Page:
Hewlett-Packard Enterprise has reintroduced its ProLiant workhorse, talking up the server in connection with next week's HP Discover conference in Las Vegas. The DL325, when it ships in July, will be a newer and more powerful model of the DL380 server — one suitable for powering a virtualized HP 3000 driven by the Stromasys Charon HPA system. The DL325 is a single socket system, a design that's disrupting the server marketplace.
HP has posted one of its whiteboard walk-throughs on YouTube to cover some of the DL325 advantages. There's also a performance comparison for the system, ranked against a Lenovo alternative as well as an energy efficiency measure against a server from Dell. 3000s never got such industry benchmarks for performance.
But HP 3000s once got this kind of spec treatment from Hewlett-Packard. The 3000 division's product manager Dave Snow gave such product talks, holding a microphone with a long cord that he would coil and uncoil as he spoke. With his pleasant Texas drawl, Snow sounded like he was corralling the future of the hardware. He spoke in that era when "feeds and speeds" sometimes could lure an audience "into the weeds." Breakdowns like the one below once lauded the new PCI-based 3000 hardware.
The ProLiant line has long had the capability to put Linux into the datacenter. Linux is the cradle that holds the Charon software to put MPE/iX into hardware like the 325. The DL325 (click above for a larger view) is a single-processor model in the company's Gen10 line, adding horsepower for an application that's always hungry for more CPU: virtualization. The DL325 gets its zip from the EPYC chip, AMD's processor built to the x86 standards. EPYC designs mean the chip only needs to run at 2.3 GHz, because the system's got 32 cores per processor.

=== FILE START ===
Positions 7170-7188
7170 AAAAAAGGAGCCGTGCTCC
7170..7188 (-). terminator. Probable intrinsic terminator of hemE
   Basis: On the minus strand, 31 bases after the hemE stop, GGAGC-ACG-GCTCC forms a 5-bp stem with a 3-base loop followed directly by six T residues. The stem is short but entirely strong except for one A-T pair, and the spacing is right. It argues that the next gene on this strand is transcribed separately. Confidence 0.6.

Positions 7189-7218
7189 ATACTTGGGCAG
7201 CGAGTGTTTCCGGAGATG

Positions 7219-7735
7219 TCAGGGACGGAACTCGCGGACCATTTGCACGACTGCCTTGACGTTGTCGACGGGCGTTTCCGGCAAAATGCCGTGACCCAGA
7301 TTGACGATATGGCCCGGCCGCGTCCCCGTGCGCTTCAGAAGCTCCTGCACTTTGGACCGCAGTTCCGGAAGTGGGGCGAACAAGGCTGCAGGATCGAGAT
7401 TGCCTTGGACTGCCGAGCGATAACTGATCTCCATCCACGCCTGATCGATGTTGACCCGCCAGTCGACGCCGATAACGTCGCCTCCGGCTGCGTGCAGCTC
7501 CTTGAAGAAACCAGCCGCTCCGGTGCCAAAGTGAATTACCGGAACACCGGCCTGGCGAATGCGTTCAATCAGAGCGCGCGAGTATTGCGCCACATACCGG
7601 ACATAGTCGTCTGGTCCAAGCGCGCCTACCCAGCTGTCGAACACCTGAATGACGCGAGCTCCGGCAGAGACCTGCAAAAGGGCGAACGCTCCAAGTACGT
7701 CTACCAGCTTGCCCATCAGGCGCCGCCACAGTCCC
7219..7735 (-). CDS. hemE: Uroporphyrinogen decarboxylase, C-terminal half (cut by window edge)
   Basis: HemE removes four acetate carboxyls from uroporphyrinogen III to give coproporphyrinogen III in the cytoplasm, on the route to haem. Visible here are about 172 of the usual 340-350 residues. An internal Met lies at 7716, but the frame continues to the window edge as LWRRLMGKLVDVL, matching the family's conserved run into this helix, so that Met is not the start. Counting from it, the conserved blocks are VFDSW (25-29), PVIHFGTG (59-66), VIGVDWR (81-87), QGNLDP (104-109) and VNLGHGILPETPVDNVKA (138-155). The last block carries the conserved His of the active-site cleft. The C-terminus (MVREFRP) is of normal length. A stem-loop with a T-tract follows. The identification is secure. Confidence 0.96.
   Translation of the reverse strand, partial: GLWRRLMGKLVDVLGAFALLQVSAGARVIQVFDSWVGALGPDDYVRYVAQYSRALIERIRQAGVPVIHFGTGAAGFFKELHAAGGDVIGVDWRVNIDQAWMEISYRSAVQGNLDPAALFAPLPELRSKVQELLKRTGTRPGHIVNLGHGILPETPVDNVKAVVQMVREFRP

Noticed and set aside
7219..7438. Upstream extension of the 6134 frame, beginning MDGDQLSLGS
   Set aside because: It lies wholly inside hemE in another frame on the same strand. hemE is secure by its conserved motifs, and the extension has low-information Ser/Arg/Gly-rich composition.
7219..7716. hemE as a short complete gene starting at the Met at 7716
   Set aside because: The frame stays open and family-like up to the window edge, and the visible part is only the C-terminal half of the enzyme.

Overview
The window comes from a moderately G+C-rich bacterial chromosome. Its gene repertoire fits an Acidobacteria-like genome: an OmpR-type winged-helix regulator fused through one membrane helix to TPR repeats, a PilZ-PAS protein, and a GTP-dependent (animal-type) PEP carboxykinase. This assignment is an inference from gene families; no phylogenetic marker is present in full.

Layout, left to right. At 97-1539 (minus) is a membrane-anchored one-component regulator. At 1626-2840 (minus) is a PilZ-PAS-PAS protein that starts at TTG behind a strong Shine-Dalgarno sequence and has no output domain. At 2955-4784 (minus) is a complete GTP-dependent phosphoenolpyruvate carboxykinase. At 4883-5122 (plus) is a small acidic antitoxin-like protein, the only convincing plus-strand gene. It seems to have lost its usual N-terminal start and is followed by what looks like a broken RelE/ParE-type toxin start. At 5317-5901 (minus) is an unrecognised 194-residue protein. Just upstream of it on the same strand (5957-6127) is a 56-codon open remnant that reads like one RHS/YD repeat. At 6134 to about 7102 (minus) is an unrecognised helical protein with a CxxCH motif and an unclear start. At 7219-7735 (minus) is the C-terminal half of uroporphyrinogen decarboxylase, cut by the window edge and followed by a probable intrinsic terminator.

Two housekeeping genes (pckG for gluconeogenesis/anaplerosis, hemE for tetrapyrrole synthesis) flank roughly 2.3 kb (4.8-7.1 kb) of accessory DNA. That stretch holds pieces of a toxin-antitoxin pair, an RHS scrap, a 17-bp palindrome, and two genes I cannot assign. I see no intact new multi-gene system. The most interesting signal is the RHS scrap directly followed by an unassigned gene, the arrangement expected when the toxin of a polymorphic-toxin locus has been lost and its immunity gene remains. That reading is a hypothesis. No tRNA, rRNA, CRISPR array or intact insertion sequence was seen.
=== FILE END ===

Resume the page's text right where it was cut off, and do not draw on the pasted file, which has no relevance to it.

"This server should deliver great price performance for virtualized infrastructure while driving down costs," wrote analyst Matt Kimball in Forbes.
During the era when the DL380 was first being matched to virtualization work, Stromasys tech experts said that CPUs of more than 3 GHz were the best fit for VMWare and Charon. Putting MPE/iX onto such a compact AMD EPYC-based machine is a long way from the earliest year of the OS. In 1974, MPE would only fit on a 12,000 BTU server, the HP3000 System CX
The newest Generation 10 box retails for one-tenth of the cost of that CX server. The plodding CX was all that ASK Computer Systems had to work with 44 years ago when it built MANMAN. HP needed to assist ASK just to bring MPE into reliable service on the CX. "It didn’t work worth shit, it’s true," said Marty Browne of ASK at a software symposium in 2008. "But we got free HP computer time."
In the current IT architecture, the feeds and speeds of individual systems are usually in the weeds. A vendor like Stromasys though, working as it does to implement Charon in every customer site, cares about the speeds.
Employing hardware that's newer, like the DL325, brings support to block cutting-edge attacks on the datacenter. HP said this server is not exposed to this year's Masterkey CPU vulnerability, because it uses the HPE Silicon Root of Trust functionality. Root of Trust, HPE says, is "a unique link between the HPE Integrated Light Out (iLO) silicon and the iLO firmware to ensure servers do not execute compromised firmware code. The Root of Trust is connected to the AMD Secure Processor in AMD's EPYC System on a Chip so that the AMD Secure Processor can validate the HPE firmware before the server is allowed to boot."
With exploits like Masterkey on the march this year, HPE has released a patch to update the system ROM with a patch for Linux anyway to mitigate the vulnerability. Current hardware gets that kind of attention from a vendor.